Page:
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Pride Month happens in June because the Stonewall Riots were in June. On June 28, 1969, New York City police raided the Stonewall Inn, allegedly groped queer women, beat patrons, and finally, someone reportedly shouted, “Why don’t you guys do something?” The ensuing chaos, rioting, and destruction of property are now seen as the foundation of a movement that saved innumerable lives and led to immense social change. I’m just saying.
Stonewall Riots: Coming Out in the Streets by Gayle E Pitman. I love YA nonfiction. It frequently gives you exactly as much information as you really need about a subject. If you want a more thorough understanding of Stonewall than just its most known talking points, this gives you a background on LGBTQ+ NYC before, during, and after the riots, and it does it through objects, which is awesome. A lot of the objects are photographs, but they also include a dress and a matchbox, among other items.
No Tea, No Shade: New Writings in Black Queer Studies edited by E. Patrick Johnson. If you like a survey of a topic via essays, do I have the book for you! 19 essays are collected here, focusing on Black gender and sexuality. Authors include scholars, activists, and community leaders. Did you know there was a ’90s magazine by and for Black lesbians called Black Lace? Neither did I.
Queer: A Graphic History by Dr. Meg-John Barker. This graphic history looks at how we “came to view sex, gender and sexuality in the ways that we do; how these ideas get tangled up with our culture and our understanding of biology, psychology and sexology; and how these views have been disputed and challenged.” I know those are a lot of words! But it’s pretty accessible and does a good job giving a history + breaking down some complicated ideas.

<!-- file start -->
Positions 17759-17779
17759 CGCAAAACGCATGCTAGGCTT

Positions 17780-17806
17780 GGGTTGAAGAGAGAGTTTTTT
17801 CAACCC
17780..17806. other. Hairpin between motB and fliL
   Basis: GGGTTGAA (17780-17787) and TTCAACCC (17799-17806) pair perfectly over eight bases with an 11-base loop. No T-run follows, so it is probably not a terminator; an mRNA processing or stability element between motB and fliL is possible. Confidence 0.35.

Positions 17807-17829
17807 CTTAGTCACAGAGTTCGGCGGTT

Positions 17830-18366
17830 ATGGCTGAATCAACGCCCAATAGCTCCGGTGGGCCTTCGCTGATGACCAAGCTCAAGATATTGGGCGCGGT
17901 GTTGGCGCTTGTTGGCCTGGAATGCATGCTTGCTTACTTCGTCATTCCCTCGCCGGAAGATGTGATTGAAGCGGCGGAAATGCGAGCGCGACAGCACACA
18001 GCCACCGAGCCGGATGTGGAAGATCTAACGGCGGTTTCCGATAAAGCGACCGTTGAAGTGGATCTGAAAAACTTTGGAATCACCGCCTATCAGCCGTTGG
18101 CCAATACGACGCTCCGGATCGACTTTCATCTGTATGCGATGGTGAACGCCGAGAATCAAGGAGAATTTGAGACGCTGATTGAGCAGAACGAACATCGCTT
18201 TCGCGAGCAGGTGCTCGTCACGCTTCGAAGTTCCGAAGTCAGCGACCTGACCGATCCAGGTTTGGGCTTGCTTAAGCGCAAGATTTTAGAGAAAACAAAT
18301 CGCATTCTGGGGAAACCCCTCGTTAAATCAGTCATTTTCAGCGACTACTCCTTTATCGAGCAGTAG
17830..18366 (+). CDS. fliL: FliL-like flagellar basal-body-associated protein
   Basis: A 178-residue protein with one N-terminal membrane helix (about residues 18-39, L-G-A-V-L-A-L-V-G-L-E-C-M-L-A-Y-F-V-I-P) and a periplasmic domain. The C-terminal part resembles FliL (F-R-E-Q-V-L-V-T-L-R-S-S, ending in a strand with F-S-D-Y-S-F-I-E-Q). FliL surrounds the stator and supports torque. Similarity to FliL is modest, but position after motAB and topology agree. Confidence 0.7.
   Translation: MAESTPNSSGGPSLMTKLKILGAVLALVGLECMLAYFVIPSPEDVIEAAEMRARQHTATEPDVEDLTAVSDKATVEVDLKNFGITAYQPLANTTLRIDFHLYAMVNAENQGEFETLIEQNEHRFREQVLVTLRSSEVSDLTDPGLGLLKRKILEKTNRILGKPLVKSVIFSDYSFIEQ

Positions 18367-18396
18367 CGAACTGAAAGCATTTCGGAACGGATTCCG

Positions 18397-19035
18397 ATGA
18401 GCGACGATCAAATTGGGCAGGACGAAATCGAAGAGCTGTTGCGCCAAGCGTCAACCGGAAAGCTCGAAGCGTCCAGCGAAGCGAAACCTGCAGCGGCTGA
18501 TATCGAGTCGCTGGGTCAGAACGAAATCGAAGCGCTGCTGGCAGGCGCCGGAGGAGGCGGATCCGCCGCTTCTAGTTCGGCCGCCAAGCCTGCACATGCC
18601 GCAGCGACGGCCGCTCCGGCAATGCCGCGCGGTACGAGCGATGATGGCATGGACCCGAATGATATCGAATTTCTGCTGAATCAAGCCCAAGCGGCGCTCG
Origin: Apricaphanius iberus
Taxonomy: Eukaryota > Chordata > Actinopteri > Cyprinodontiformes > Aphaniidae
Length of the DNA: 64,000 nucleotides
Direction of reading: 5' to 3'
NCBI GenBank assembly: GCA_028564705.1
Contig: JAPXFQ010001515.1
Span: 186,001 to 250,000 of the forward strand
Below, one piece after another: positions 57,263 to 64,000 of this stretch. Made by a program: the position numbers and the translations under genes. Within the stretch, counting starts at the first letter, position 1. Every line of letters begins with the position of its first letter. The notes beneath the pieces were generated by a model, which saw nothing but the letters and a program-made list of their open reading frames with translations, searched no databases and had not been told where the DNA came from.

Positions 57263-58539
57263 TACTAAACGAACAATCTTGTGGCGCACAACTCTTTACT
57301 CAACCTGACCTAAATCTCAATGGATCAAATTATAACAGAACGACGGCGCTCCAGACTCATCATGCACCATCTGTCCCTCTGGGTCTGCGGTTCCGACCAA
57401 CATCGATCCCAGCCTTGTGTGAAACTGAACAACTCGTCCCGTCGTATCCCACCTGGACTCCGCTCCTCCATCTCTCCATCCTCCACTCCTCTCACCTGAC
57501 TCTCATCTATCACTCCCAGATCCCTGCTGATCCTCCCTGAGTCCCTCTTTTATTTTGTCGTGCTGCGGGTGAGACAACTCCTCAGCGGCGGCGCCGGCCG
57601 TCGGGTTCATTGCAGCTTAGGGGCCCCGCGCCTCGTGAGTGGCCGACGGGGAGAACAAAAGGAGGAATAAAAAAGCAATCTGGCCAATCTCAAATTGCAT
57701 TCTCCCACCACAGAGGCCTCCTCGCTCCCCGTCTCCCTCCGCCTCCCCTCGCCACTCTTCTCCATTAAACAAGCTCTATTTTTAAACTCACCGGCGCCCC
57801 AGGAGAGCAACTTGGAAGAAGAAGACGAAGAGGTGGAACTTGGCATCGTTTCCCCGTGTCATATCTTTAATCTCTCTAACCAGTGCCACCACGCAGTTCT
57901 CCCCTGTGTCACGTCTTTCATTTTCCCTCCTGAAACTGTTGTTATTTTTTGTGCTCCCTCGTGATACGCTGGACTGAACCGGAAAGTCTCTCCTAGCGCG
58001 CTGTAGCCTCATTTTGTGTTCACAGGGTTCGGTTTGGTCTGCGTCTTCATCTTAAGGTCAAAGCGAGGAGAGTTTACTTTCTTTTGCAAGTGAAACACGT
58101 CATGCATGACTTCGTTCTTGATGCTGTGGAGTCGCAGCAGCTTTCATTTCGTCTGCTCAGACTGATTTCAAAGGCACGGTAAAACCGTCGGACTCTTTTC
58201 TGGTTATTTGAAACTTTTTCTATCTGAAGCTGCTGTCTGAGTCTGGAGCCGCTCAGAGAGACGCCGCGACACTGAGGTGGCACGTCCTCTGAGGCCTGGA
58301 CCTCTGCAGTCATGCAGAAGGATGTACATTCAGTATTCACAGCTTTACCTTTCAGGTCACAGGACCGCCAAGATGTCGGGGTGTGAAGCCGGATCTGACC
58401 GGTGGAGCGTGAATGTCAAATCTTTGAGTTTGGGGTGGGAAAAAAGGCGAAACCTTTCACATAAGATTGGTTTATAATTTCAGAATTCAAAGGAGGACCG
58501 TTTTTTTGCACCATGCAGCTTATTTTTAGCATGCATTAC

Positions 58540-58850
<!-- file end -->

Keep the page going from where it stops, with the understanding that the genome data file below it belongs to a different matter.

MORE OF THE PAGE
Transgender History, second edition: The Roots of Today’s Revolution by Susan Stryker. What a helpful and informative book for a time when certain authors are making all KINDS of claims. I’m really excited to look at this one more closely. Stryker spends a chapter each on terms, history (starting from the mid-19th c.), liberation, and this second edition has a final chapter that focuses on 2000 to present day (present being 2017). If you’re interested in academically nerding out, she also wrote The Transgender Studies Reader, which came out in 2006.
Warrior Poet: A Biography of Audre Lorde by Alexis De Veaux. Lorde called herself a “Black, lesbian, mother, warrior, poet.” Add librarian and civil rights activist to that list, among other things. De Veaux’s biography won the Lambda Literary Award and leads you through Lorde’s personal and professional growth until passing at the too-young age of 58 in 1992. For further reading, check out Sister Outsider: Essays and Speeches.
The Stonewall Reader edited by the New York Public Library. Primary sources!! Ok, this is super cool because it gives you lots of pieces important to the LGBTQ+ movement, but they’re bite-sized, so you can read one or two or five things at a time, or pick and choose what you want to read, and it doesn’t have to be in order (I know that idea will make some of you panic). They’re split up into Before/During/After Stonewall. Awesome.
Take care of yourselves, nonfictionites. As always, you can find me on social media @itsalicetime and co-hosting the For Real podcast with Kim here at Book Riot. Until next time, enjoy those facts, fellow nerds.